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Loving Jews

Matot-Masay (Numbers 30-36 )

by Rabbi Jared Viders

For 40 years, Camp HASC, tucked away in Sullivan County, has been pulling out all the stops in order to provide the most enjoyable, enriching and fun-filled summer experience for "children and adults with special needs, intellectual and physical disabilities."

While participating in their morning minyan, it dawned on me that most of the counselors were half my age (at least) -- and carrying twice as much responsibility. I'm not sure about you, but I can assure you that my summer "experience" as a 20-year old paled in comparison to the selfless contributions of these young adults. These young and women willingly forfeited a pool-side summer of leisure or their own "chilled out" experience as a camper competing in "color war" in order to pour out their heart, soul, time and effort (physical and emotional) in the hopes of brightening the lives of those suffering from a variety of physical and mental handicaps.

At one point, a particularly young counselor (I wouldn't be surprised if my siddur was older than him) interrupted his davening to physically attend to a camper and literally carry him to a different location but the thought crossed my mind that I should really be standing up for this dynamic duo -- no less than I would be duty-bound to stand for another Jew lifting a Sefer Torah.

This brief glimpse into true love for one's fellow Jew was a timely lesson as we enter the month of Av and the sobering reality of the Nine Days. Indeed, part and parcel of anyone who is sincerely yearning for a rebuilt Jerusalem is a sincere soul-searching as to the nature and degree of our love for our fellow Jew.

"Real love," Rabbi Aharon Feldman writes, "exists where one is willing to give up something dear to him for the benefit of another person." (from "River, Kettle and the Bird").

* * *

The tribes of Gad and Reuven said, "If we have found favor in your eyes, let this land be given to your servants as a heritage; do not bring us across the Jordan."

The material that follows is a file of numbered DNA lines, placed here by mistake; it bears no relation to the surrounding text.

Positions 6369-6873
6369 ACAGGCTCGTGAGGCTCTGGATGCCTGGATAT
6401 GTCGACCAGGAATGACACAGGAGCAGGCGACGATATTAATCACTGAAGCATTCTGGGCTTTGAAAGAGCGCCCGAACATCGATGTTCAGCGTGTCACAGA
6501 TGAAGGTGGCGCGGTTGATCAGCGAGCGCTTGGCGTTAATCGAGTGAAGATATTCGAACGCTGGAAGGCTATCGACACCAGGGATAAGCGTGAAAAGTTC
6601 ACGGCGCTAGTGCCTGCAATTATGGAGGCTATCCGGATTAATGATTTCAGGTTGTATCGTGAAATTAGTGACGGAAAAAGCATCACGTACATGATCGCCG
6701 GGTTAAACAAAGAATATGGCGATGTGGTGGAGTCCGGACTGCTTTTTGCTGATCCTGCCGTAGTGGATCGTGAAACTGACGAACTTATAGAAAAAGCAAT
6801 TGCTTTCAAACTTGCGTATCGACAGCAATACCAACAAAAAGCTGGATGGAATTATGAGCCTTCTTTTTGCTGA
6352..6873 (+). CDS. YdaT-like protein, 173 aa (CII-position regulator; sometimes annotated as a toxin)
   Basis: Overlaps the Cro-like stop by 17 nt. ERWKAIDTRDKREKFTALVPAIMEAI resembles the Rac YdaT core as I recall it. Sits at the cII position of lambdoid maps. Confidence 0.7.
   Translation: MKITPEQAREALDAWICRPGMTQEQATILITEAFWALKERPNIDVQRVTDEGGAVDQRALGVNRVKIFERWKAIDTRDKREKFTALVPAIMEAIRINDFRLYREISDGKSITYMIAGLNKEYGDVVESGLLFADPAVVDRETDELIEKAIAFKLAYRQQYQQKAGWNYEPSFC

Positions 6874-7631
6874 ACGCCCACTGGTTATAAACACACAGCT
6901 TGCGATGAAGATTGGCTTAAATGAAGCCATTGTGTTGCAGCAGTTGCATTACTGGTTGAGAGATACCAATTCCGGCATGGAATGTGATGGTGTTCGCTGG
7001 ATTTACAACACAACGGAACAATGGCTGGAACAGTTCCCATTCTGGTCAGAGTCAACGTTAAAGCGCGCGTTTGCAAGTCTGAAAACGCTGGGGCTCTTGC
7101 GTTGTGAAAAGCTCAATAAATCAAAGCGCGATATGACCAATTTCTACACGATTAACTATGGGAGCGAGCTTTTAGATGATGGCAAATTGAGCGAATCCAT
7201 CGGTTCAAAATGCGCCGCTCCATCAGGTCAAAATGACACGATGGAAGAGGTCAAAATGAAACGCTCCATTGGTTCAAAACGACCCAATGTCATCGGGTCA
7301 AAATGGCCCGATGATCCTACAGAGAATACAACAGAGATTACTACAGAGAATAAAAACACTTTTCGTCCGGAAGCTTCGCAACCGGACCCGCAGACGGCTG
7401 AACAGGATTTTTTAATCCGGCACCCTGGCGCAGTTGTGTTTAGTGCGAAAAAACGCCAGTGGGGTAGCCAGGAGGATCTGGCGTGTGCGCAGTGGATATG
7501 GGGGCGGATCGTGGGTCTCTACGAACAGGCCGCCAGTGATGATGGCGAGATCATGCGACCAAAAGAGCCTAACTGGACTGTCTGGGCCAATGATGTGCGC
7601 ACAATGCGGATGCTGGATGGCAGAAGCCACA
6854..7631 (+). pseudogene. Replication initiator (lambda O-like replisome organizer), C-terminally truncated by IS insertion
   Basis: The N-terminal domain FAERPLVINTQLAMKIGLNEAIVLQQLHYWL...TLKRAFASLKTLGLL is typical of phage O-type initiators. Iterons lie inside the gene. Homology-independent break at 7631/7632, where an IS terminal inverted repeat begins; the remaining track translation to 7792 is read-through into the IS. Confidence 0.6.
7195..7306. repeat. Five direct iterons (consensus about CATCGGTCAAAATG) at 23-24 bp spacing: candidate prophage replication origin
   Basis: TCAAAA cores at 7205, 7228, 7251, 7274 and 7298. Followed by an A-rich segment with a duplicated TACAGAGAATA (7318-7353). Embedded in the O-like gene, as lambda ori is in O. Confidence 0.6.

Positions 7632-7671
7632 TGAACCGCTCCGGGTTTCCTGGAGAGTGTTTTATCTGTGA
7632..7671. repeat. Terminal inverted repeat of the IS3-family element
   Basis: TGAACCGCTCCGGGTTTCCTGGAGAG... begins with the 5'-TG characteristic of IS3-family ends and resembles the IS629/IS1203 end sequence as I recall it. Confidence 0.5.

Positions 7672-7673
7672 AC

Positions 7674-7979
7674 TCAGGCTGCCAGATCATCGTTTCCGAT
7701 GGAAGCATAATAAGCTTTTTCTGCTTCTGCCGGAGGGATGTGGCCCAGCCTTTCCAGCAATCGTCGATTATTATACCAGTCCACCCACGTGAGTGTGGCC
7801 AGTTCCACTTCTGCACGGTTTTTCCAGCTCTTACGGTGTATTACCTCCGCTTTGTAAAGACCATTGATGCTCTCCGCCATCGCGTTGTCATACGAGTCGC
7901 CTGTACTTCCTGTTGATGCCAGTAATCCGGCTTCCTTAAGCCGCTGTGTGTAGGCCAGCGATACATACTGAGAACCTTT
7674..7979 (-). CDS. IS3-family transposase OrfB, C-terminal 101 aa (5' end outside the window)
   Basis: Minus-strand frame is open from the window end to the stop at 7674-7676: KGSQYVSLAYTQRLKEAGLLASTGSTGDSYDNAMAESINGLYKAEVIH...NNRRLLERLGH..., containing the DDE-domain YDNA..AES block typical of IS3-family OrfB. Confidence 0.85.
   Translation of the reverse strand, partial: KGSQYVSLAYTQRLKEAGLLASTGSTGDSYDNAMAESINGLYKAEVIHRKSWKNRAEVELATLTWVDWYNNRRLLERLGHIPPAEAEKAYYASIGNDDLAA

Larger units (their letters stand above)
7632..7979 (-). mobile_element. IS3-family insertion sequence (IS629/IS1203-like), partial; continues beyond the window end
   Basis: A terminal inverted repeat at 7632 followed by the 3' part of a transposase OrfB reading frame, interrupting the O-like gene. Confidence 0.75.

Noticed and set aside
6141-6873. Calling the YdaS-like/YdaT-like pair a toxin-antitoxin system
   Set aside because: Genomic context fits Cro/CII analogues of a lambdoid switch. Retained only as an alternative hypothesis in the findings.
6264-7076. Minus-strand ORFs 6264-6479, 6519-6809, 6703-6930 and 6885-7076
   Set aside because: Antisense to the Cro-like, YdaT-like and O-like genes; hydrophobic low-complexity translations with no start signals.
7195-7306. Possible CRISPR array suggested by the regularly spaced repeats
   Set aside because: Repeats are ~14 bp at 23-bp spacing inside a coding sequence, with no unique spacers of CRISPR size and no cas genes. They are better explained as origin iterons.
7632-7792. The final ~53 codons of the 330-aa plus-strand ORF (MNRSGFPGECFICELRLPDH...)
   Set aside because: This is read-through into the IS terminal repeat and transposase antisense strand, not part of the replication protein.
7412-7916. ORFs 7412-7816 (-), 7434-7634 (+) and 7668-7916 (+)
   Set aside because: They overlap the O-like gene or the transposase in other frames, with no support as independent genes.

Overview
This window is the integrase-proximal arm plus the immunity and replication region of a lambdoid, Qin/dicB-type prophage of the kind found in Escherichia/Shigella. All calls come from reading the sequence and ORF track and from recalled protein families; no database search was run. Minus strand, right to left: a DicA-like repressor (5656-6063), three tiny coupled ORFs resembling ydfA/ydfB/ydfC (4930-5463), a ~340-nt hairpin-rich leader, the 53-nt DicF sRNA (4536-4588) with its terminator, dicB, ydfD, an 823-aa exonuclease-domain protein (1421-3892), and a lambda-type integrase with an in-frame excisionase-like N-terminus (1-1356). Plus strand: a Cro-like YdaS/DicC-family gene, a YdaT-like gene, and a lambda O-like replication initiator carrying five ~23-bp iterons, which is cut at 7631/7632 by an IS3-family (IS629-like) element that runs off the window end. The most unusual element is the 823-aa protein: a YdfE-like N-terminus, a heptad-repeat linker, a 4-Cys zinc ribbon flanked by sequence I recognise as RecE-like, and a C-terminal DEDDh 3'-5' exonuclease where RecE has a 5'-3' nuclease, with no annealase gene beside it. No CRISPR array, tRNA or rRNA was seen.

"Moshe said to the children of Gad and the children of Reuven, 'Shall your brothers go out to battle while you settle here? Why do you dissuade the heart of the Children of Israel from crossing to the land that Hashem has given them?'" (Num. 32:5-7)

Rashi: "Why do you dishearten them [i.e., the other tribes] from crossing [into Eretz Yisrael]? For they will be under the impression that you are afraid to cross because of the war and the strength of the town and the people?"

Upon hearing Gad and Reuven's request to settle outside the proper boundaries of the Land of Israel, Moshe does not launch into an impassioned persuasive plea in the hopes they will reconsider. Rather, Moshe, the consummate leader and Commander-in-Chief goes to the heart of the matter - i.e., what the consequences of Gad and Reuven's decision will mean for the morale and well-being (physical, emotional and psychological) of the rest of the Jewish nation. One's choices are not in a vacuum, but rather have consequences for Jews and those consequences must be reckoned with lest we become consumed with self-interest and a "what's in it for me" mindset.

This type of expansive-thinking is an appropriate place to focus our efforts during the ensuing Nine Days leading up to Tisha b'Av. As the Alter from Kelm writes repeatedly, "It is a great merit to worry about the well-being of one's fellow Jew."

True, our mental "work pad" is often stuffed to the gills. Nevertheless, let us seek to find some emotional bytes and earmark them for the sharing in the burdens of our fellow Jew. This person's bid to find suitable employment. Another one's financial struggles. Her dating woes. His compromised health. For when we clear the space in our heart to care for those less fortunate - when we emulate those heroes of Camp HASC - we will capitalize on the hallowed days of Av.

Good Shabbos.

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